Students bare souls, and more, on Facebook "confession" pages
By Stephanie Simon
(Reuters) - "I'm a compulsive laundry room thief," says one Facebook confession. "I'm the reason the 'Public Urination is Illegal' signs were put up at Coyote Village," says another.
"I sold books for the semester to go to South Padre for spring break ... Gotta pay for the booze somehow," reveals yet another poster.
By turns rueful and raunchy, these anonymous admissions pop up on 'campus confession' pages unofficially linked to scores of high schools and universities.
Like many social media trends, the confession craze captivates teenagers and 20-somethings - but alarms teachers, law enforcement officers and counselors.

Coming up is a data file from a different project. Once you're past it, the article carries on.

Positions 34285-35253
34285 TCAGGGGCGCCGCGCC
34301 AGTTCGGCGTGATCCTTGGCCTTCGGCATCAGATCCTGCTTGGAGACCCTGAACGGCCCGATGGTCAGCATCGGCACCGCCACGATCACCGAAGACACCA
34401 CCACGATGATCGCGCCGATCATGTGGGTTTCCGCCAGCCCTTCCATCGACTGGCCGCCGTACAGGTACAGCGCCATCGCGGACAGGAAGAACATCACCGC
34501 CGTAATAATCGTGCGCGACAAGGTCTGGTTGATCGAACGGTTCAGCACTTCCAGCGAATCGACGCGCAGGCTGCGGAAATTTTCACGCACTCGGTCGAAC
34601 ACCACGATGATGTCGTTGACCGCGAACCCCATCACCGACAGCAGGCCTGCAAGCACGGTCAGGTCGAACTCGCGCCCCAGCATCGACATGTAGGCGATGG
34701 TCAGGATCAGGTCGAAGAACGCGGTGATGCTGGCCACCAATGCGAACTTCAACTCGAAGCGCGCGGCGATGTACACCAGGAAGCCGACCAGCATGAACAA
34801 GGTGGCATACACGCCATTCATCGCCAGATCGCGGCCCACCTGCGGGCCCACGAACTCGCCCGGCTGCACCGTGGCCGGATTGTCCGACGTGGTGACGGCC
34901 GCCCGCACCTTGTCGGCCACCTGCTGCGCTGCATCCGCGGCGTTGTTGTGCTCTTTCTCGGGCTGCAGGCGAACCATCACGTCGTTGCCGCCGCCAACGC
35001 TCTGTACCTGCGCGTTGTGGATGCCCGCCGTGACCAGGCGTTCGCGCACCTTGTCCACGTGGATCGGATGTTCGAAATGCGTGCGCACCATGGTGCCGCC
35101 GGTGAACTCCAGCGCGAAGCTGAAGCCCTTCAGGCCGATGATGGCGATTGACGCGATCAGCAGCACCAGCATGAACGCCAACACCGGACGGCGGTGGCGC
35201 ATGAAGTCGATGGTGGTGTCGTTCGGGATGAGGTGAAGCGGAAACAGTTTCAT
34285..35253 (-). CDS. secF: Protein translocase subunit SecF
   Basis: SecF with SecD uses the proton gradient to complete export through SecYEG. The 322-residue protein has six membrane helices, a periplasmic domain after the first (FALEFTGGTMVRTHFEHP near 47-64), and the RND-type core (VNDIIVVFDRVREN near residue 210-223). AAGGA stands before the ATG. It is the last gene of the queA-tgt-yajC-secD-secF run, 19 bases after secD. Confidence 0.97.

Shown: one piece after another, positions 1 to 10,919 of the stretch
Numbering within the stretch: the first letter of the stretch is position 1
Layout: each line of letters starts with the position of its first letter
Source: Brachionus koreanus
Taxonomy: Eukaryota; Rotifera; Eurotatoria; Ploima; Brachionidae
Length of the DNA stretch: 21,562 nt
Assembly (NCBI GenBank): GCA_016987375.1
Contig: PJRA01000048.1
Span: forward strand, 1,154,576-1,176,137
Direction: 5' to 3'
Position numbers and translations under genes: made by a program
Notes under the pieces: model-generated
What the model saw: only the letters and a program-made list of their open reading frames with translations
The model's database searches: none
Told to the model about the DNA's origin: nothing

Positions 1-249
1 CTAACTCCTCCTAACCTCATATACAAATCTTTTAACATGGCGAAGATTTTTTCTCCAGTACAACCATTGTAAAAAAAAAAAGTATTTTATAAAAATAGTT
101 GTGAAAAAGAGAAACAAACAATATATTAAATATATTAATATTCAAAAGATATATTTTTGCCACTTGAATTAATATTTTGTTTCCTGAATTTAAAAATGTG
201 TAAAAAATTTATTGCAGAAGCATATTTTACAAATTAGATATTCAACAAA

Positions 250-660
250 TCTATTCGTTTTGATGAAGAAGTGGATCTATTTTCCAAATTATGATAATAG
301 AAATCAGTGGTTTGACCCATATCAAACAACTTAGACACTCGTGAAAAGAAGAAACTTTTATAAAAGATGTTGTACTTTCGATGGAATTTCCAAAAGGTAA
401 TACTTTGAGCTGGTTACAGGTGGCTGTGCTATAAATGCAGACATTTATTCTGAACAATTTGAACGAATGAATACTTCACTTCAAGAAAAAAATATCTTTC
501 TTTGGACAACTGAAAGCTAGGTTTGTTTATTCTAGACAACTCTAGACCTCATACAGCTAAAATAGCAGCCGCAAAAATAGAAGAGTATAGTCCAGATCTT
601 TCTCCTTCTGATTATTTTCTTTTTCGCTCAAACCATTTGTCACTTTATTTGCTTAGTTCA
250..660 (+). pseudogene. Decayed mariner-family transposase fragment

"It's another creative venue where kids are able to say hurtful things, and that's frustrating," said Sameer Hinduja, co-director of the Cyberbullying Research Center at Florida Atlantic University.
At the same time, the pages can sometimes offer a catharsis of sorts, attracting heartfelt disclosures from students struggling with depression, alcoholism or eating disorders. Classmates often respond with links to counseling sites and offers to talk.
The anonymity of confession pages is at the core of their appeal, and they use a simple workaround to Facebook's general insistence that people use their real identity on the social network.
Students who set up confessional pages must do so under their real names, as per Facebook policy. But they can choose to cloak their identity as page administrators. To keep posts anonymous, they use free online survey tools such as SurveyMonkey or Google Forms. Confessors simply click on a link to open up a blank box where they can type their tell-all. Continued...